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Title: Colour and Meaning in Ancient Rome
Author: Bradley, Mark
Publisher: Cambridge University Press; Publication Date: 2009
Hardcover; ISBN: 9780521110426
Volumes: 1; Pages: 282
List Price in Cloth: $90.00 Our price: $90.00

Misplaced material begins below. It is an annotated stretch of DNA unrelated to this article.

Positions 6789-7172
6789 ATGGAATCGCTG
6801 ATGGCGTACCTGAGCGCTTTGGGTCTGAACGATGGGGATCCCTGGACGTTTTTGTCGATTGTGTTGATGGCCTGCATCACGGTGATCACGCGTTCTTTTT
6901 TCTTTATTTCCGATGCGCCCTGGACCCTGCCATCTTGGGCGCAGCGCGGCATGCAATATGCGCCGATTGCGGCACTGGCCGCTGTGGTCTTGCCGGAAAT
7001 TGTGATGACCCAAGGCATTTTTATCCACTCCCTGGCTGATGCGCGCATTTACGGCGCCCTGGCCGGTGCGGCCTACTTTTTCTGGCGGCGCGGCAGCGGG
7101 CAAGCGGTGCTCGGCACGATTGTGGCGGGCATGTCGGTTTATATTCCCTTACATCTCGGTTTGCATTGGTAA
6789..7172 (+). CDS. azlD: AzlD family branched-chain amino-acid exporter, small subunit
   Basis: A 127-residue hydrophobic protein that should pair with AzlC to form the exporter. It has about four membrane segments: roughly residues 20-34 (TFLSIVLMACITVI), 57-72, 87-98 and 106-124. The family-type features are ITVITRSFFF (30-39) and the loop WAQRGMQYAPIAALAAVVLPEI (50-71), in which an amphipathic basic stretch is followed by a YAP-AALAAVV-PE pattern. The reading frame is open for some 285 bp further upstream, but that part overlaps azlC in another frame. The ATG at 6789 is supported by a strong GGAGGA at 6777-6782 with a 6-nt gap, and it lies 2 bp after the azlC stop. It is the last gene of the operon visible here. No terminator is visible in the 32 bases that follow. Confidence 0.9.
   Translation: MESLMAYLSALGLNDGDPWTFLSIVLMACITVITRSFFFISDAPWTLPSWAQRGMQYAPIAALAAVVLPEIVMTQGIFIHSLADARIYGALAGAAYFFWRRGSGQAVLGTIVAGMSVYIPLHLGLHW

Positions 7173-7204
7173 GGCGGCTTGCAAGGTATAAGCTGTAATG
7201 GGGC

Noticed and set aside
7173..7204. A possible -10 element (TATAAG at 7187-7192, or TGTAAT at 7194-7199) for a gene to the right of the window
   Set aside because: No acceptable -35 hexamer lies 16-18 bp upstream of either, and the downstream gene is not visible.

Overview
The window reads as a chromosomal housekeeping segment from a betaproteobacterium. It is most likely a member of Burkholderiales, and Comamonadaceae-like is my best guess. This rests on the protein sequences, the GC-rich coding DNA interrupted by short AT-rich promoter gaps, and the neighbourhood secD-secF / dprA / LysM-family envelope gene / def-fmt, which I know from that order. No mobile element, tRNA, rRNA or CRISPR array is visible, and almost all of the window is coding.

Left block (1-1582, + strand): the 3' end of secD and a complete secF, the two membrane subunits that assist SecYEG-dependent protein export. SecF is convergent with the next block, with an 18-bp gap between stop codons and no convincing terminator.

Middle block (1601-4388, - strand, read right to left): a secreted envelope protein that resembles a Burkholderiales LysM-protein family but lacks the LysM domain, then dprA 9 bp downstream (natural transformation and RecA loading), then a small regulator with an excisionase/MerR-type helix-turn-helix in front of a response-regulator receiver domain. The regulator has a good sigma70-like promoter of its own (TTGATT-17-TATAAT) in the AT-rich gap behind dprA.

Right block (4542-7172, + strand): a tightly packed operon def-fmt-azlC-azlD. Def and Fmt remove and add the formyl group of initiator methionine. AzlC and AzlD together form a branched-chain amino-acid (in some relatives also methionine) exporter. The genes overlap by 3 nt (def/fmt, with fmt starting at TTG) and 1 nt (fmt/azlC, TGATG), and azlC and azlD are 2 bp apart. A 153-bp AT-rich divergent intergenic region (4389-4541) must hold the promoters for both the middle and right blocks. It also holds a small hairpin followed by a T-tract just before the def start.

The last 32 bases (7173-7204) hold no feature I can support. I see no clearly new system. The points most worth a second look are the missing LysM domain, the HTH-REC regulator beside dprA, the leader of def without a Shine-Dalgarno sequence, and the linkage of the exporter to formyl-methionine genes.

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The study of colour has become familiar territory in recent anthropology, linguistics, art history and archaeology. Classicists, however, have traditionally subordinated the study of colour to form. By drawing together evidence from contemporary philosophers, elegists, epic writers, historians and satirists, Mark Bradley reinstates colour as an essential informative unit for the classification and evaluation of the Roman world. He also demonstrates that the questions of what colour was and how it functioned--as well as how it could be misused and misunderstood--were topics of intellectual debate in early imperial Rome. Suggesting strategies for interpreting Roman expressions of colour in Latin texts, Dr Bradley offers new approaches to understanding the relationship between perception and knowledge in Roman elite thought. In doing so, he highlights the fundamental role that colour performed in the realms of communication and information, and its intellectual contribution to contemporary discussions of society, politics and morality.ContentsIntroduction1. The rainbow2. Lucretius and the philosophy of color3. Pliny the Elder and the unnatural history of color4. Color and rhetoric5. The natural body6. The unnatural body7. PurpleConclusion: colours triumphantEnvoi: Aulus Gellius, Attic Nights 2.26.